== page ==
U.S. Department of Transportation
Federal Highway Administration
1200 New Jersey Avenue, SE
Washington, DC 20590
FOR IMMEDIATE RELEASE
Federal Highway Promotes Simpler and Smarter Ways to Protect Wildlife
The U.S. Department of Transportation's Federal Highway Administration (FHWA) today announced the start of a first-of-its-kind website that highlights examples of simple and low cost methods and techniques being used to protect wildlife and fish on transportation projects.
"Secretary Mineta has asked us to create a safer, simpler and smarter national transportation system for all Americans," FHWA Administrator Mary E. Peters said. "This new website provides countless examples of how states are practicing sound stewardship by finding simple ways to reduce the effects of highways on wildlife."
The website is called KEEPING IT SIMPLE: Easy Ways to Help Wildlife Along Roads. It includes more than 100 "success stories" from all 50 states. The exemplary activities and processes featured range from installing nesting boxes to modifying maintenance schedules to placing wood-top rails on deer fences. Users can search the site by state and by one of four categories: "Along Roads," "On or Near Bridges," "On or Along Waterways," and "On Wetlands and Uplands."
One example is Arizona's "Watch out for Elk" signs used to get motorists to slow down. If you drive along the heavily forested mountain segments of State Route 260 between Payson and Show Low, AZ, you'll notice this four-part warning sign: "Keep your eyes open and your speed slow. Watch out for elk as you go." To increase motorist awareness about a high elk population along this stretch of SR 260 and to decrease the spiraling number of vehicle-wildlife accidents, the Arizona Department of Transportation placed Burma Shave-style signs on both sides of the highway, each message 500 feet from the next. The slogans, created by the department and local school children, have reduced driving speeds on this mountain road and have helped decrease the number of vehicle accidents involving elk and other large game animals.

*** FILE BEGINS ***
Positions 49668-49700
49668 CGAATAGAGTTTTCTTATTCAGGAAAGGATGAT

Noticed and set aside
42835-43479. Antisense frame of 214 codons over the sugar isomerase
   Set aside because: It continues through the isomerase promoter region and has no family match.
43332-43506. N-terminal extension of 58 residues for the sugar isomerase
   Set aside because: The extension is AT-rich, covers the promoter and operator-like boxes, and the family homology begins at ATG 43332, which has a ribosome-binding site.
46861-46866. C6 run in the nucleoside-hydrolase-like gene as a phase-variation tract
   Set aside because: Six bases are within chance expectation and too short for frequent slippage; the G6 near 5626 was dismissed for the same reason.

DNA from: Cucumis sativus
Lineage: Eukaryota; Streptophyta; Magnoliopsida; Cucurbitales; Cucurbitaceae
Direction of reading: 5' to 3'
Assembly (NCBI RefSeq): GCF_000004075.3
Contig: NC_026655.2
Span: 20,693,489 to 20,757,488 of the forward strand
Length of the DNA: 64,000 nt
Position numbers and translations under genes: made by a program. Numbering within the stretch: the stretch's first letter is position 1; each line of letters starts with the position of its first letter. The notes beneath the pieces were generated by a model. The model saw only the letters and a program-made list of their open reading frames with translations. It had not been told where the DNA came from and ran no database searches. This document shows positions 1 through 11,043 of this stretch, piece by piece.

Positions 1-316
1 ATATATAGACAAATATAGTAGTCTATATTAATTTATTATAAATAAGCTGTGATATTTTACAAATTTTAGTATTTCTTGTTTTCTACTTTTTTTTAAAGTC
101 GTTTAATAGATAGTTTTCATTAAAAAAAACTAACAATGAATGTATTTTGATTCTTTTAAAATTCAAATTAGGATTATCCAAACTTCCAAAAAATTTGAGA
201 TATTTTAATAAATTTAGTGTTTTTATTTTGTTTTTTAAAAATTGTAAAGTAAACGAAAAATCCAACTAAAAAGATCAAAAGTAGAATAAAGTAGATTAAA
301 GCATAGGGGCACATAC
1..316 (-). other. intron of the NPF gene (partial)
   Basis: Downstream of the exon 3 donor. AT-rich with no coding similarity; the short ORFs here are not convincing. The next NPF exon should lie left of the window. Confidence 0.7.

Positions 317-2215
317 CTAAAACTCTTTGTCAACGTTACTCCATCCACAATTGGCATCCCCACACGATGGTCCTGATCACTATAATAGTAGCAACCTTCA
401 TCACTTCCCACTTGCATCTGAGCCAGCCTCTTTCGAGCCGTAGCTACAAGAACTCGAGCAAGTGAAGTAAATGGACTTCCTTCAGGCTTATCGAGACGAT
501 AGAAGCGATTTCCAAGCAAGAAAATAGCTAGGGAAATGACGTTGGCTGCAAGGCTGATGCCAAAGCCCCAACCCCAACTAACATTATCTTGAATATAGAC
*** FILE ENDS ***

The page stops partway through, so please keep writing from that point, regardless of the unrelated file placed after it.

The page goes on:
Not only do these methods protect wildlife, they also improve highway safety for motorists nationwide. Crashes between motor vehicles and animals account for a large percentage of the total crashes in many areas, and the number has been increasing over the years. An estimated 200 people die each year from crashes involving wildlife.
Find the KEEPING IT SIMPLE website at http://www.fhwa.dot.gov/environment/wildlifeprotection